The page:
Morphological Processes: Inflectional Affixes
In obvious contrast to the process of derivation, inflectional morphemes do not cause either a referential nor cognitive change in meaning, as, for instance, exemplified in the juxtaposition of precise and un-precise.
Also, whereas derivational morphemes change the grammatical category of a word, an inflectional morpheme never alters the word-class of the base to which it is affixed.
Then, the question arises, what inflectional morphemes do to form new words. To cut a long story short, inflectional morphemes modify, as Francis Katamba says, “the form of a word so that it can fit into a particular syntactic slot”.
In other words, inflectional morphemes are grammatical markers, representing grammatical phenomena as number, gender, case, and tense.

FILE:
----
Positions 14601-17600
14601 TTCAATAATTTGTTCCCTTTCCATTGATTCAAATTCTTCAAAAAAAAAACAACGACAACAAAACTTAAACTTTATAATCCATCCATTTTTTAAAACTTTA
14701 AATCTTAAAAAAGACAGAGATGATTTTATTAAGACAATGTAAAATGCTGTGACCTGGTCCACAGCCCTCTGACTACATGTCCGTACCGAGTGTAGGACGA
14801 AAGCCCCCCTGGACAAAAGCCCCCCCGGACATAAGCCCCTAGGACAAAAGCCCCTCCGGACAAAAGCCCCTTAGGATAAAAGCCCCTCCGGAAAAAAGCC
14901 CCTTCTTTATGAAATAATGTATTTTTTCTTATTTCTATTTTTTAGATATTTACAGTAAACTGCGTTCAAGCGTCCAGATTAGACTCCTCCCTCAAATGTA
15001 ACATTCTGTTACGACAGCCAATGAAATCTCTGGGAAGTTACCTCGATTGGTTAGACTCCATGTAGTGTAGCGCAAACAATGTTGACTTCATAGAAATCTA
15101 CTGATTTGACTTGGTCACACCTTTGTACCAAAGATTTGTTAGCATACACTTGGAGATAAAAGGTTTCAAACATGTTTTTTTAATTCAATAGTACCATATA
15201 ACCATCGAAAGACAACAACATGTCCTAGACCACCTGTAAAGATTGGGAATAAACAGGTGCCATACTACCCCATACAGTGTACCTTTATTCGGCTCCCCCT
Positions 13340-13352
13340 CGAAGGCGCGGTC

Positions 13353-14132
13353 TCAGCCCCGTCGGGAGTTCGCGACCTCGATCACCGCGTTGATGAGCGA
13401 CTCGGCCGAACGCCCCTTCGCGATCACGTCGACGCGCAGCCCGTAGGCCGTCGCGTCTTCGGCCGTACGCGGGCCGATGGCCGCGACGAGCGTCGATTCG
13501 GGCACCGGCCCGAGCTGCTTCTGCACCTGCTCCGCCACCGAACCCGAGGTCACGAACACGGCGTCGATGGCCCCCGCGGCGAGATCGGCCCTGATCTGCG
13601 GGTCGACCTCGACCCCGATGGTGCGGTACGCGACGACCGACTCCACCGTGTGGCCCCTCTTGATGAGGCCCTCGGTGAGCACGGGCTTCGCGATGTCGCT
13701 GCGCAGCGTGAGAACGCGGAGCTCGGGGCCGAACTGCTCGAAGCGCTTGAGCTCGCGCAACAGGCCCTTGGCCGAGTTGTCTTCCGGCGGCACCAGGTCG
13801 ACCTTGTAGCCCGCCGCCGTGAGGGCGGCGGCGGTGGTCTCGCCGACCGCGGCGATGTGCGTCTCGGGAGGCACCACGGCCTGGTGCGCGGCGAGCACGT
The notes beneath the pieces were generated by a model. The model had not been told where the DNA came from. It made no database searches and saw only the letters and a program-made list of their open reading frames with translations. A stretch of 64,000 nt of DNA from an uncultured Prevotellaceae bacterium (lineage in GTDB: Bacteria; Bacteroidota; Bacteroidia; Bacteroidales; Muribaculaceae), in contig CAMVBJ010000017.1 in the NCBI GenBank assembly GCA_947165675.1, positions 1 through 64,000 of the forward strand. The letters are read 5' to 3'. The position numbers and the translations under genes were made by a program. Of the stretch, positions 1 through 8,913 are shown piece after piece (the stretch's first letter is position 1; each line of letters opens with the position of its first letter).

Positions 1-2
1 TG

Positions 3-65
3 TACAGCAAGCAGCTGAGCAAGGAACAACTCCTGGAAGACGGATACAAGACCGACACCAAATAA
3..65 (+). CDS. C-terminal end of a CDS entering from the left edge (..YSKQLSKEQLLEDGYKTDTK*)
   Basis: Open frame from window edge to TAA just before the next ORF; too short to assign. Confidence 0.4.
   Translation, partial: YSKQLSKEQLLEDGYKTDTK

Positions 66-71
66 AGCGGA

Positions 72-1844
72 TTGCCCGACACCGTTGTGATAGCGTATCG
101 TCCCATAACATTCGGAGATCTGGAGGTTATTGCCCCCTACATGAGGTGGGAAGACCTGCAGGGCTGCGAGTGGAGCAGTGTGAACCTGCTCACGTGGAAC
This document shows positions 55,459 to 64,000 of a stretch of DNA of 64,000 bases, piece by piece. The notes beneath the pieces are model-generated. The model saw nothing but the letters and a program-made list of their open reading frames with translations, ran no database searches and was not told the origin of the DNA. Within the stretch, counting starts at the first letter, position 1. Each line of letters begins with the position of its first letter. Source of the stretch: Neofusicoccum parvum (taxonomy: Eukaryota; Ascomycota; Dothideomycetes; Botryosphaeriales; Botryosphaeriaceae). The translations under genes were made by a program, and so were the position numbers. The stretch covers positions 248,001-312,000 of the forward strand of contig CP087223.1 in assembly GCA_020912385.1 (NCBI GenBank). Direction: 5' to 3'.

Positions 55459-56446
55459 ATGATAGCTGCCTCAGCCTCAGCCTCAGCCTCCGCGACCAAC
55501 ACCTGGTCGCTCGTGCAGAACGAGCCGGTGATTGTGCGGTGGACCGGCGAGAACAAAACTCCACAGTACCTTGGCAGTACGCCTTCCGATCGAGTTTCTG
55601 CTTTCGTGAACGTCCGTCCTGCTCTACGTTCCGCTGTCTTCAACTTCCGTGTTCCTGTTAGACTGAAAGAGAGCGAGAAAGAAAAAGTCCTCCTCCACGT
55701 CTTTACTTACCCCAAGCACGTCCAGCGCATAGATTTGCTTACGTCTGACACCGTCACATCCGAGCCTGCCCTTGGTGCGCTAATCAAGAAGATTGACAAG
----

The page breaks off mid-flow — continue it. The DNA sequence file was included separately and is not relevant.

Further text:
That is, the singular form apple and the plural form apples are both nouns that refer to the same extra-linguistic entity. The suffix -s thus informs us about the mere number of books.
Although it already borders truism that the English is not a highly inflected language in comparison to Latin, German or Finnish, there are still a total of eight inflectional affixes in the present stage of the English language -- all of them are suffixes.
|-s||3rd person, singular present tense||walk-s|
|- ed||past tense||walk-ed|